White Canker
Tree & Shrub Disease
Our trees and shrubs are now experiencing a new and serious disease that is slowly weakening and killing them. This is a widespread disease, not limited to any particular geographic area. Little is known about it, since it only seemed to make its appearance around 2003. Yet its aggressive nature seems to overcome the natural defenses of our trees and shrubs.

How bad is it? Think of Dutch Elm disease, which has killed most of our elm trees. Also recall the American chestnut. Both of these much-loved trees are now virtually gone from our landscape. But this disease is worse, in that it seems to attack all trees and shrubs, not just a few selective species.

Disease Symptom Overview

Canker: A localized diseased or necrotic area on a plant part, especially on a trunk, branch, or twig of a woody plant, usually caused by fungi or bacteria.
This disease is primarily a bark disease, meaning that it destroys the tree or shrub by consuming its inner bark, replacing it with a cankerous material. Over time, the tree is weakened as the tree's nutrient transport system is slowly destroyed.

The bark: As the tree's health declines, the responsible diffuse canker within the wood grows. The starving outer bark begins to look sicker, as if it is rotting. Unusually large bodies of lichen move in. The tree tries to heal the damage by growing new "wound wood", pushing out the outer bark, which often results in vertical fissures in the bark. These fissures can sometimes "bleed" sap. In more serious cases, the outer bark will simply fall off in chunks or little pieces.

Anthracnose: Any of several diseases of plants caused by certain fungi and characterized by dead spots on the leaves, twigs, or fruits.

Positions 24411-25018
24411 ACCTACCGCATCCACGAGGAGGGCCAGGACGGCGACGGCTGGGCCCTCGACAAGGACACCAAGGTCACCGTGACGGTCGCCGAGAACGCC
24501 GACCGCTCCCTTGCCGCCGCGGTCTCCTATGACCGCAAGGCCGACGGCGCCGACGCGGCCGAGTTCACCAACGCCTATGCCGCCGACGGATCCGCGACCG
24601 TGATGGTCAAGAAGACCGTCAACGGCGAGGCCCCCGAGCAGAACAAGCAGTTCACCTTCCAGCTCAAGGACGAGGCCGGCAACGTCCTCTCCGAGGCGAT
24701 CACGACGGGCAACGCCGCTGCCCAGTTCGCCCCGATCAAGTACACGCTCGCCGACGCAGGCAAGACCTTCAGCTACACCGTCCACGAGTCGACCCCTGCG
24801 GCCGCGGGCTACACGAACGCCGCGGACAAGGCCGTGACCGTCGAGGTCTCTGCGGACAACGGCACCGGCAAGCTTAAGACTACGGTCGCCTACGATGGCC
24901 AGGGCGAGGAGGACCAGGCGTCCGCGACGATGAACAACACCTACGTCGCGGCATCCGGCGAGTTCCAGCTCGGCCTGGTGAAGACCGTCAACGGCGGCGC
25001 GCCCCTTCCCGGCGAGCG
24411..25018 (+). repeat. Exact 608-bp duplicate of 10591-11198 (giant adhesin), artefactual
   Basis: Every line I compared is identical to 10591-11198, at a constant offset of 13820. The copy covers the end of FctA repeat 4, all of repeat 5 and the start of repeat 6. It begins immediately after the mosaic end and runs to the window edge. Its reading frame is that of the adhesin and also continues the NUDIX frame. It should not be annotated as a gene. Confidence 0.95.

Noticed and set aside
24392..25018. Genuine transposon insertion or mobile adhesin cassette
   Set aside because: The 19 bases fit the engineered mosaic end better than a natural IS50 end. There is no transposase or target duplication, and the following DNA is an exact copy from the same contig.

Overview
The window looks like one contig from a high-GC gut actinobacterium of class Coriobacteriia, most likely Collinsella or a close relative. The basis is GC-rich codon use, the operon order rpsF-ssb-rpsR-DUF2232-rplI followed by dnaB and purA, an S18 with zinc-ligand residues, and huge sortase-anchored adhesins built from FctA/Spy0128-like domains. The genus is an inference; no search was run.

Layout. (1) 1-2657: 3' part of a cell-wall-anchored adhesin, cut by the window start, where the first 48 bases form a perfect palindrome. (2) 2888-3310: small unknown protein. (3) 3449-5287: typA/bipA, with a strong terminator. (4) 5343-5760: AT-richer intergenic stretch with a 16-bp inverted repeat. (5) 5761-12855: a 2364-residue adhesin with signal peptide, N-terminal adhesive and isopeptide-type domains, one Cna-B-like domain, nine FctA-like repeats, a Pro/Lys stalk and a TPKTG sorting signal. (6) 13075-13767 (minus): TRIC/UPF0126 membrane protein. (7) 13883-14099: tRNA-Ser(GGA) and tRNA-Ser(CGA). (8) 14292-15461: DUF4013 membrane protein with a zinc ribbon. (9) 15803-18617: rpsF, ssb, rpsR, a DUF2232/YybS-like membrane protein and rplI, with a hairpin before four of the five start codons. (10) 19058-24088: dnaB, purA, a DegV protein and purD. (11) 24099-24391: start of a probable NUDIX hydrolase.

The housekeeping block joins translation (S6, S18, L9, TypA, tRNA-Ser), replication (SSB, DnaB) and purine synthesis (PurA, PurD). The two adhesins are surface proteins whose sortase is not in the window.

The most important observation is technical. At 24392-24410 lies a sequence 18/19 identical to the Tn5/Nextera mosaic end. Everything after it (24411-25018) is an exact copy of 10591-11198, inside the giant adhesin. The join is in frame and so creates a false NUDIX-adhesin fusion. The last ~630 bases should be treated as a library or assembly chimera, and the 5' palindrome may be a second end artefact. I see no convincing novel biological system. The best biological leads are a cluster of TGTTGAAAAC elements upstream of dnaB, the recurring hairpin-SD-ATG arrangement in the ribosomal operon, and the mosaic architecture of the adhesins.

The leaves: As the tree is being poisoned and choked, the lack of essential nutrients being sent to the leaves causes them to dry up and lose their natural defenses. They show this by losing their sheen, drying out, drooping, and curling up. Sometimes the leaf tips die first. As this leaf decline happens, other diseases such as anthracnose may move in to take advantage of the weakened leaves. Insects also may move in to feast on the leaves. After the debilitated leaves die, they are shed by the tree, often making it look like fall in mid-summer.

With other tree diseases, such as anthracnose, the tree can replace the dead leaves later that growing season, or in the next season. But in this case a lifeless appearing branch is simply dead and will never support leaves again. The entire tree may be killed in 3 to 10 years.

What the Experts Think this Disease is

Having lived and gardened at this location for 35 years, I'd never seen an abrupt tree and shrub health decline like this. Trees and shrubs that had always been very healthy were now showing severe signs of disease - all at the same time! It seemed obvious to me that there must be some common underlying cause. So about 2003 I started calling on the experts.

First I called on the University of New Hampshire country extension office. The fellow there was very nice, but had no idea what the problem was. I then went one step up and sent a sample in to the UNH plant diagnostic lab. They too were unable to identify it, but guessed it was some kind of root fungus.

A lawn care company representative examined the diseased trees and shrubs, and guessed that it was anthracnose, recommending deep root watering and fertilizing.

Next, I called in two federal foresters, whose diagnoses ran all over the place from bugs, to viruses, to anthracnose. Surprisingly, they didn't think the massive decline was abnormal!